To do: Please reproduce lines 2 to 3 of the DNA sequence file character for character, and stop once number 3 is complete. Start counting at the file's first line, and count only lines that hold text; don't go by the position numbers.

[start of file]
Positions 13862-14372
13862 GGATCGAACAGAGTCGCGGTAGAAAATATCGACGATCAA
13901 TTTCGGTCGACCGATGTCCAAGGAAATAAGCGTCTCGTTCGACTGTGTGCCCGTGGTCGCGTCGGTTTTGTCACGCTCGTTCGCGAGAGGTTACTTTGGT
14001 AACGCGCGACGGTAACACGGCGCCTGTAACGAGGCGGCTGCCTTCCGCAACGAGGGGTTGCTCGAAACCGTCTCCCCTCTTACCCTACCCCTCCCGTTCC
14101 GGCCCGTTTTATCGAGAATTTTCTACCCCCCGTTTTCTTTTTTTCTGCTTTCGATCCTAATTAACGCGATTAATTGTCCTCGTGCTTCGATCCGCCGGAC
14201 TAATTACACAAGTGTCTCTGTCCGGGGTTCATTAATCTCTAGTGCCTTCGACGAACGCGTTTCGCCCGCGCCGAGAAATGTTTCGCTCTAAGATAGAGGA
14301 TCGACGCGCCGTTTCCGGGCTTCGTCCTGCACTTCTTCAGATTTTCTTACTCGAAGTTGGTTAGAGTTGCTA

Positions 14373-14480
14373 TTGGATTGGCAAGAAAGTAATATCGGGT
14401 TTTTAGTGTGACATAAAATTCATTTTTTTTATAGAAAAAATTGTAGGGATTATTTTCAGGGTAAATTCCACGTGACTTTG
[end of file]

13862 GGATCGAACAGAGTCGCGGTAGAAAATATCGACGATCAA
13901 TTTCGGTCGACCGATGTCCAAGGAAATAAGCGTCTCGTTCGACTGTGTGCCCGTGGTCGCGTCGGTTTTGTCACGCTCGTTCGCGAGAGGTTACTTTGGT